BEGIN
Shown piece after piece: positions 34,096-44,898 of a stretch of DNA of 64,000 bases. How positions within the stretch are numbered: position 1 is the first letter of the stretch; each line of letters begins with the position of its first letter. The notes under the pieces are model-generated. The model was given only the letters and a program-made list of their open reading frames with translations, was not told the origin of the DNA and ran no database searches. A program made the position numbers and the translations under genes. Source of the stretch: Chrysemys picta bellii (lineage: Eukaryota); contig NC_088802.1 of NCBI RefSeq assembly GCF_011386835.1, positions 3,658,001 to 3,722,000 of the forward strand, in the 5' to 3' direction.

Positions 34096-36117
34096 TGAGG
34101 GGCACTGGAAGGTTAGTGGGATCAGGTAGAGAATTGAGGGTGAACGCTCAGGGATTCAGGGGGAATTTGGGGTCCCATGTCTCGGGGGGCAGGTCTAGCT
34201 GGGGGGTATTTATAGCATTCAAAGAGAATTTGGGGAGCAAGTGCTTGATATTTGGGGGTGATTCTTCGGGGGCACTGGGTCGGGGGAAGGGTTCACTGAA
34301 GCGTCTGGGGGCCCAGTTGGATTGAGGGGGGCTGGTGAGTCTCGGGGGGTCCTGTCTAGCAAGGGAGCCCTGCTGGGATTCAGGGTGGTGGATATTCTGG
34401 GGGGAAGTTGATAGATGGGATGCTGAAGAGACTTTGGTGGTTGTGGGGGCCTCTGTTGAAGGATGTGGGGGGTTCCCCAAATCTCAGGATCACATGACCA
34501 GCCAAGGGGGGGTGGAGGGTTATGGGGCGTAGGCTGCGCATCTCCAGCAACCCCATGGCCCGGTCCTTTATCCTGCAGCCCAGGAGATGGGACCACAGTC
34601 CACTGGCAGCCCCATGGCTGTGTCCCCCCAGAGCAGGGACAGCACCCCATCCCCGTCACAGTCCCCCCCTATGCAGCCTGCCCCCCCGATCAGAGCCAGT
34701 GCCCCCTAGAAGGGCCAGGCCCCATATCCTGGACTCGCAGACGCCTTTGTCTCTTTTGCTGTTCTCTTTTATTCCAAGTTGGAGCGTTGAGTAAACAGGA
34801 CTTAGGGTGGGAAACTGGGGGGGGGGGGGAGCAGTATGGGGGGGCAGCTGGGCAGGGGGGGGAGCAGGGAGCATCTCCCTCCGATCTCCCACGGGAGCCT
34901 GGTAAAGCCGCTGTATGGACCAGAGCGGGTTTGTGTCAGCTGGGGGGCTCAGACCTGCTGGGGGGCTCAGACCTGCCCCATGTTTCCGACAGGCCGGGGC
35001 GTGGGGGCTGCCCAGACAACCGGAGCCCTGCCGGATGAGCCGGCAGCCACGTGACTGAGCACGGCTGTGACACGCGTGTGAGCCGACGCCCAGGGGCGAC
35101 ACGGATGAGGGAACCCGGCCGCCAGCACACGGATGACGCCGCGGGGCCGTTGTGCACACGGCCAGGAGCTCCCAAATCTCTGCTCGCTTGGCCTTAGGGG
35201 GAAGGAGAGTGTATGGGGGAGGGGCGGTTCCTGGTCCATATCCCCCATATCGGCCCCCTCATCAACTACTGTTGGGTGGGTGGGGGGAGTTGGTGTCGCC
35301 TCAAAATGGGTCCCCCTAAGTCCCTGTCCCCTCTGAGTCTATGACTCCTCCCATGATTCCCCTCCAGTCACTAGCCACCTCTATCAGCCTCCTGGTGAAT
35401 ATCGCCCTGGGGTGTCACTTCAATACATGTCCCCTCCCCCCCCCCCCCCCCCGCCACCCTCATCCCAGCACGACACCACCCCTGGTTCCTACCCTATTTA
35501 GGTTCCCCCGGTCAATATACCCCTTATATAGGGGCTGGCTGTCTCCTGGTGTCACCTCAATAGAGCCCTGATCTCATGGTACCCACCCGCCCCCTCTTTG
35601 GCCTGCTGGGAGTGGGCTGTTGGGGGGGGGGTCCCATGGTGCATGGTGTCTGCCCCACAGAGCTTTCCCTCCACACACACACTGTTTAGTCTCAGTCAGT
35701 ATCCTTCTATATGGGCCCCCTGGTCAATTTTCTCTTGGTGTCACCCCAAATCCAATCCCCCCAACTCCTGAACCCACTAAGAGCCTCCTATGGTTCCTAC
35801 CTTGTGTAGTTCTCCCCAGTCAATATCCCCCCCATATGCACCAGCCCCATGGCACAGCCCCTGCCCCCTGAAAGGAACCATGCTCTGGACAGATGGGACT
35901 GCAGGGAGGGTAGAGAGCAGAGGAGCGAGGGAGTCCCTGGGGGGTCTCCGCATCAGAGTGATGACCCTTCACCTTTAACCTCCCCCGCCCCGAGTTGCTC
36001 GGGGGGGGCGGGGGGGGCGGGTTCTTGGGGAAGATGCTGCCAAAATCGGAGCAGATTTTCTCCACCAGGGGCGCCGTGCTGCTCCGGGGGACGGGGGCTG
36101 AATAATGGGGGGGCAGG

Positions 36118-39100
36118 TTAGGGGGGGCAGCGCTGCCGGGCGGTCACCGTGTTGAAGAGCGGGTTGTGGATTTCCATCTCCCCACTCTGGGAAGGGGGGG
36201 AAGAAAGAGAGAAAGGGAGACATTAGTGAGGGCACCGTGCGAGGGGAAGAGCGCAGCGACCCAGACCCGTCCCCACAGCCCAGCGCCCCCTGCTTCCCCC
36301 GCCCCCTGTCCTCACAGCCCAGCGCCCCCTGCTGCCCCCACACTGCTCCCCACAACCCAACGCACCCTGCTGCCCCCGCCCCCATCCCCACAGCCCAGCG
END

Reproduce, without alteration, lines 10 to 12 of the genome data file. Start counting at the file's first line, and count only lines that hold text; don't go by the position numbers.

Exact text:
34701 GCCCCCTAGAAGGGCCAGGCCCCATATCCTGGACTCGCAGACGCCTTTGTCTCTTTTGCTGTTCTCTTTTATTCCAAGTTGGAGCGTTGAGTAAACAGGA
34801 CTTAGGGTGGGAAACTGGGGGGGGGGGGGAGCAGTATGGGGGGGCAGCTGGGCAGGGGGGGGAGCAGGGAGCATCTCCCTCCGATCTCCCACGGGAGCCT
34901 GGTAAAGCCGCTGTATGGACCAGAGCGGGTTTGTGTCAGCTGGGGGGCTCAGACCTGCTGGGGGGCTCAGACCTGCCCCATGTTTCCGACAGGCCGGGGC